The severe drought that began in Panama last year forced authorities to reduce shipping passages through the canal, one of the world's most important trade routes, by 36%. And new cuts announced by Panamanian authorities on Wednesday are likely to deal an even bigger economic blow than previously expected.
Canal managers now estimate that lower water levels could reduce revenue by $500 million to $700 million in 2024, compared with previous estimates of $200 million.
One of the most severe droughts on record in the Central American country has wreaked havoc along the 50mile shipping route, causing a traffic jam, raising doubts about the canal's suitability for international shipping and raising concerns about its impact on global trade.
CDB 150% of CDI
Invest 150% of XP's CDI in CDB and receive an exclusive gift from InfoMoney
On Wednesday, Panama Canal Administrator Ricaurte Vásquez said daily ship transits through the canal will be reduced to 24 after gradual restrictions were introduced last year, compared with a rate of 38 crossings per day in normal times.
“It is crucial that the country sends the message that we are addressing this issue and finding a solution to this water problem,” Vásquez said.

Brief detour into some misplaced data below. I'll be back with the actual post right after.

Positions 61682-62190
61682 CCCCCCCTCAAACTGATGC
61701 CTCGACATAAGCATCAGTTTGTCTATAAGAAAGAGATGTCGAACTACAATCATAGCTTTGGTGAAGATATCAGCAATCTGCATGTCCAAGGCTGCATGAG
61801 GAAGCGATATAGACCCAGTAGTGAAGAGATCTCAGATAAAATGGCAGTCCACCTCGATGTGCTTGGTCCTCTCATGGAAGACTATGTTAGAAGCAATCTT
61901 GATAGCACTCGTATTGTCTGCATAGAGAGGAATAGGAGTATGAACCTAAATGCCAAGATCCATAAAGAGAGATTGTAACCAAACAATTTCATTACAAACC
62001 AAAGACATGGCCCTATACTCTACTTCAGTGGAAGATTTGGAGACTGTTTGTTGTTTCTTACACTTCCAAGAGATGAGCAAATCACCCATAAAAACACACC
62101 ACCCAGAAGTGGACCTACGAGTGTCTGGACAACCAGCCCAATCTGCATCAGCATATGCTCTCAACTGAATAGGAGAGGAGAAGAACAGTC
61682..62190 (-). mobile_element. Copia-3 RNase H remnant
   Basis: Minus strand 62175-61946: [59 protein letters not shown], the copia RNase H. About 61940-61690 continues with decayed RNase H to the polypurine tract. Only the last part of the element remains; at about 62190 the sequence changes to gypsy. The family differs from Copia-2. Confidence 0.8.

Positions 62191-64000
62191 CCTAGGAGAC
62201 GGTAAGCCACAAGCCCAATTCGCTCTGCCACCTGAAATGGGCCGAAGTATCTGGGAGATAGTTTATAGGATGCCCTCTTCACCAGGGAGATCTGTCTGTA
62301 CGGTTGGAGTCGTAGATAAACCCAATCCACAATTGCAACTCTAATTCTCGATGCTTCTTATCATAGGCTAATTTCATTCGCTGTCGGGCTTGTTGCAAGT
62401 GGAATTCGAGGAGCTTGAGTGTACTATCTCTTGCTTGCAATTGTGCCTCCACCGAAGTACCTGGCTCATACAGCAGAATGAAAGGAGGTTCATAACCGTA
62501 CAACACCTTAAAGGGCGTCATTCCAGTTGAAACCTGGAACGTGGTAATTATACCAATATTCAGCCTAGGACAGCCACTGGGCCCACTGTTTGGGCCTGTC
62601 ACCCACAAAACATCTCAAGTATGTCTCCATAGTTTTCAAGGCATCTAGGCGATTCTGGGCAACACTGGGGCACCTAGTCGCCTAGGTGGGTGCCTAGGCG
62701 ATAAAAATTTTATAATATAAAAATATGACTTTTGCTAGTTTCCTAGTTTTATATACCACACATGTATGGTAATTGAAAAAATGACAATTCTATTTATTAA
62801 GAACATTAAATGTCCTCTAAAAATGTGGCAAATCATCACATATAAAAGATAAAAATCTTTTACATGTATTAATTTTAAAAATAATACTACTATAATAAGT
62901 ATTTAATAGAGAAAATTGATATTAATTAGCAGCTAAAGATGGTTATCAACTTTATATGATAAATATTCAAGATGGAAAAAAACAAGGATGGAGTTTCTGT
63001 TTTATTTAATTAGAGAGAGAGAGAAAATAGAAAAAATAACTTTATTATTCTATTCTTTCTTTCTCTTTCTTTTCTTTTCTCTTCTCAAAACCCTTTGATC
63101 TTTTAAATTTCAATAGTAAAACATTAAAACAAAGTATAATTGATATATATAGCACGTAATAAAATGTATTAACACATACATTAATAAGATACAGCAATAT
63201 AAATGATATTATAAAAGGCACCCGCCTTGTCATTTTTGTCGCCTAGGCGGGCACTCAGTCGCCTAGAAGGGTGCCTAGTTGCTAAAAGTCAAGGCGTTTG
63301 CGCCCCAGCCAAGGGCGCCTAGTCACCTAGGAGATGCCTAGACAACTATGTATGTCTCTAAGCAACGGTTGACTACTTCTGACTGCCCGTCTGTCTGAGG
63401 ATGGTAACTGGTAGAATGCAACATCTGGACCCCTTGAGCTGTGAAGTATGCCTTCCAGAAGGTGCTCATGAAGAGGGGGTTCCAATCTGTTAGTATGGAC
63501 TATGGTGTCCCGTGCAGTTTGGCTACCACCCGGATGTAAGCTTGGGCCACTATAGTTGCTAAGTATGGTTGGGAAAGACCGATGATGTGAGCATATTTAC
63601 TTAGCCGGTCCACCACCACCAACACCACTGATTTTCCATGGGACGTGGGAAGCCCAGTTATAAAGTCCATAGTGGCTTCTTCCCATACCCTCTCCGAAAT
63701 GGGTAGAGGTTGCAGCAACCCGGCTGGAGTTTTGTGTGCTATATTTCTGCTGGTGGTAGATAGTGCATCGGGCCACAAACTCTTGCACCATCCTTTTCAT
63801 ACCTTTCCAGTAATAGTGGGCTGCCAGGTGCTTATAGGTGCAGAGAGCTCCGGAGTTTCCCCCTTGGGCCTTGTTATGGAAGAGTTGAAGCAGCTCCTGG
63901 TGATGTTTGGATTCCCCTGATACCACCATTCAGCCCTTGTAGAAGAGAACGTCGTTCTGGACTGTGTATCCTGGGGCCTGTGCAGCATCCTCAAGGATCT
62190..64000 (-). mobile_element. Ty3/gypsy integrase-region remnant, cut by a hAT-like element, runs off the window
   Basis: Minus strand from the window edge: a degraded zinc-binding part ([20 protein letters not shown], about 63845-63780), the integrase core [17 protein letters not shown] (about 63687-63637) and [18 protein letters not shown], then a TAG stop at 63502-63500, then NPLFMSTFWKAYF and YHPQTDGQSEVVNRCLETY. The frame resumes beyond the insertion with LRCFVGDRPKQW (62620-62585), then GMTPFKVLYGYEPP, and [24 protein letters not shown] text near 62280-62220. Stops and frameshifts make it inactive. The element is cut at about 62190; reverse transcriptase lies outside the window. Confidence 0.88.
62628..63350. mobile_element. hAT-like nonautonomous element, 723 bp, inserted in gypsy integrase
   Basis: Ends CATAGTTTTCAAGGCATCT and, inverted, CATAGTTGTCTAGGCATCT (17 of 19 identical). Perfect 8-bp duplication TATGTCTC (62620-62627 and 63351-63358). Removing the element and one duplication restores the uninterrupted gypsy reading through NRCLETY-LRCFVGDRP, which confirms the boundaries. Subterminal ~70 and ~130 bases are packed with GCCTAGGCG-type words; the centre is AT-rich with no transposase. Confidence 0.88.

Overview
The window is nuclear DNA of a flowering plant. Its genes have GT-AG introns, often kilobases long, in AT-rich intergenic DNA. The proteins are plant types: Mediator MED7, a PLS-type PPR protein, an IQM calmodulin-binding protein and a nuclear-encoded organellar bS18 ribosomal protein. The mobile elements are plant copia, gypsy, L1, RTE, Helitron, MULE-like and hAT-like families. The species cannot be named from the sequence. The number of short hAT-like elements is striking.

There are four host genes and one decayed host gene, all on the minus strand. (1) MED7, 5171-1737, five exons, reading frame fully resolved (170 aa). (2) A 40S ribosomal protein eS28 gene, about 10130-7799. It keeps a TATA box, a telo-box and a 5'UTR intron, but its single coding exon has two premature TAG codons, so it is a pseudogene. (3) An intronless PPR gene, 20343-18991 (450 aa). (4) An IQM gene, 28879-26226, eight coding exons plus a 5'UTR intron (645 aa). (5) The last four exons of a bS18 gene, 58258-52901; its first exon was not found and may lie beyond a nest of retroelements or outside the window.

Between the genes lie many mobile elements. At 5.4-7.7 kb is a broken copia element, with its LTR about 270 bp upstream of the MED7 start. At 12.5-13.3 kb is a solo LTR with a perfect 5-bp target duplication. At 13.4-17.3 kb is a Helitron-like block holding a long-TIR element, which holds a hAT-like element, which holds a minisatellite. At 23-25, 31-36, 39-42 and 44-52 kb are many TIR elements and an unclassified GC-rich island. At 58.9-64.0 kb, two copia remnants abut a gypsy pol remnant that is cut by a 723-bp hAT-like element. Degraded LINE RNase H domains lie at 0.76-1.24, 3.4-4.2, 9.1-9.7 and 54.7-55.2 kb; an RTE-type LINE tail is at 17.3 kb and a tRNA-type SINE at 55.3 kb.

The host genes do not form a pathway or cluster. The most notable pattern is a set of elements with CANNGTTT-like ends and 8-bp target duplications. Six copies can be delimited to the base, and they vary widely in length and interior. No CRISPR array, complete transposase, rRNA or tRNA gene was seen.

Vásquez added that the passage carried 20% less cargo and 791 fewer ships in the first quarter of the fiscal year than in the same period last year.
Continued after advertisement
It is a “significant reduction” for the country, said Vásquez. However, the official said “more efficient” water management and an increase in rainfall in November could at least ensure water levels are high enough for 24 ships to pass through each day until the next rainy season begins in late April.
Canal authorities attributed the drought to the El Niño weather phenomenon and climate change and warned that Panama urgently needed to find new sources of water for canal operations and human consumption. The same lakes that fill the canal also supply water to more than 50% of the country with a population of more than 4 million. Source: Associated Press.